### Thacher’s Calculating Instrument n°4012

No, I’ve not gone to the dark side, to start collecting slide rules. But as the exhibition we set up for 400 years of mechanical calculating drew to an end, I nevertheless developed a healthy appreciation for slide rules, especially very pretty ones like this one. Thacher’s Calculating Instrument is a spelling nightmare to start with. Edwin Thacher, of Pittsburgh, Pennsylvania, developed this special kind of cylindrical slide rule, with 30ft. (or 10m) scales (so good for 4-5 significant figures), in which the second scale is applied onto prismatic brass strips, with two scales on either side of the prism. The scales are cut, not spirals, just like on Loga cylindrical slide rules, and the inner cylinder is smooth. Whereas in the Loga, the outer scale is moveable, in the Thacher cylindrical slide rule, it is the inner scale which can be slid and rotated with respect to the outer prismatic scales.I bought this slide rule at auction, and it came with its original manual. The box was in horrific condition, but my friendly wood restorer managed to bring it back to the beautiful mahogany box it is supposed to be.

The manual specifies there is another model of Thacher’s slide rule to be had, namely model 4013, which comes equipped with a brass slide rail with a 3 in. magnifying glass.

I would have constructed that in a heartbeat, if the base of the cylinder would not have had the model number 4012 inscribed ...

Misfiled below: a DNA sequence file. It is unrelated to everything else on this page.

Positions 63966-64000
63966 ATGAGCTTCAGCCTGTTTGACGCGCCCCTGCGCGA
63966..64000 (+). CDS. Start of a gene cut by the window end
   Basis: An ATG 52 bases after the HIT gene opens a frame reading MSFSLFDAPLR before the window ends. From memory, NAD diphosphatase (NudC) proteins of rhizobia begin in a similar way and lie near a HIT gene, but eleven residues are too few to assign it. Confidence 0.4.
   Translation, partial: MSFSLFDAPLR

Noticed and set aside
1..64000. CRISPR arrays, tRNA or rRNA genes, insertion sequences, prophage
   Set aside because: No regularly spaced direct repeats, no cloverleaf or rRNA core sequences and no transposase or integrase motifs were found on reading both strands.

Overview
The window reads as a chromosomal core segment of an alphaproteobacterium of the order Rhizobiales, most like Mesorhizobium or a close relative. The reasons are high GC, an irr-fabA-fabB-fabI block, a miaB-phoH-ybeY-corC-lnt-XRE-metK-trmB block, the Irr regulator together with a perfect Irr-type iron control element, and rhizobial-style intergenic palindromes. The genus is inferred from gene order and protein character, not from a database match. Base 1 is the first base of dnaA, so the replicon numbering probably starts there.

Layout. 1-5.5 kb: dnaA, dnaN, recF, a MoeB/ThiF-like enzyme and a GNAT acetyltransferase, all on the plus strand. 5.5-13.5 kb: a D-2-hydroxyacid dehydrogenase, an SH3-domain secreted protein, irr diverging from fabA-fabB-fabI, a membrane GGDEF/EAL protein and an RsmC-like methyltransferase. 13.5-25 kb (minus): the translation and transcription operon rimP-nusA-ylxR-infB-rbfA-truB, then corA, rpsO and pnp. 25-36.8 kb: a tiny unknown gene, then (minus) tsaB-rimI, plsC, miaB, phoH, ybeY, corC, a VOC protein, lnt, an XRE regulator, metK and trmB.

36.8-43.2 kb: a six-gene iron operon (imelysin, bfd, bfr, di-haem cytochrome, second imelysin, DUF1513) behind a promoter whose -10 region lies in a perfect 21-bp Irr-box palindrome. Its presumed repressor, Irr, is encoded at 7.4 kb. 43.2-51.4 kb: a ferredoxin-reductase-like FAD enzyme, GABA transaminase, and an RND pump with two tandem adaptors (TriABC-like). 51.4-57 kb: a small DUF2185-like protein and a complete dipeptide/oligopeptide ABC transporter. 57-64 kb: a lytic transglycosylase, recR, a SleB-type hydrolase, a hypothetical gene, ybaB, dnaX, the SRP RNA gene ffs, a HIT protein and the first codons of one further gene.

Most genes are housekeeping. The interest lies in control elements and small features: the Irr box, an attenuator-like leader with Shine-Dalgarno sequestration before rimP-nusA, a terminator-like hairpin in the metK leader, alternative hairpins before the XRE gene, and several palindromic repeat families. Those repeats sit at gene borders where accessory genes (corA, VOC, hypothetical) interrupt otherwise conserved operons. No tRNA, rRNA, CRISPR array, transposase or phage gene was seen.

The worst thing about this slide rule is the name of the maker. It is apparently so hard to spell that even on the slide rule itself it is misspelled as Thatcher!

The manual that comes with the calculator was printed in 1917, so about 35 years after the patent. Apart from a description on how to use the slide rule and a set of useful tables, it also contains the pricing information: $40 for model 4012, $47.5 for model 4013 with the magnifying glass - and another $1 for the instruction booklet. Copare thisto the $200-300 for a Peerless stepped drum calculator, which Keufel & Esser also sold at the time.

For a description fo the instrument itself, it may be best to quote directly from the manual: “It consists of a cylindrical slide provided with a knob on each end, and which admits both longitudinal and rotary movement within an open framework or envelope of equidistant bars of triangular section.”

What is interesting next is the arrangement of the three scales that are on the instrument. On the inner cylinder, we have a logarithmic scale A. This is repeated on the outer cylinder on the lower end of the triangles, this is scale B. On the upper part of the triangles there is a scale C, which is quadratic - i.e. with respect to scale B, the numbers on C are the squares, or in reverse, the numbers on B are the square roots of the numbers on C.

Both the cylinder and the “envelope” repeat the same scales on the left and the right part - the cylinder has a double scale, half of which is always hidden under the triangular bars of the envelope, shifted by half the length of the cylinder, scale B on the envelope is always repeated on the top part of one triangular bar on the right, and on the bottom part of the triangular bar on the left. The interesting part is that the cilinder can also be slid out of the envelope and reversed, which makes the relationship between the logarithmic A abd B scales reciprocal.

All in all, this is a very pretty calculating instrument, and I don’t mean to eliminate it from the collection any time soon.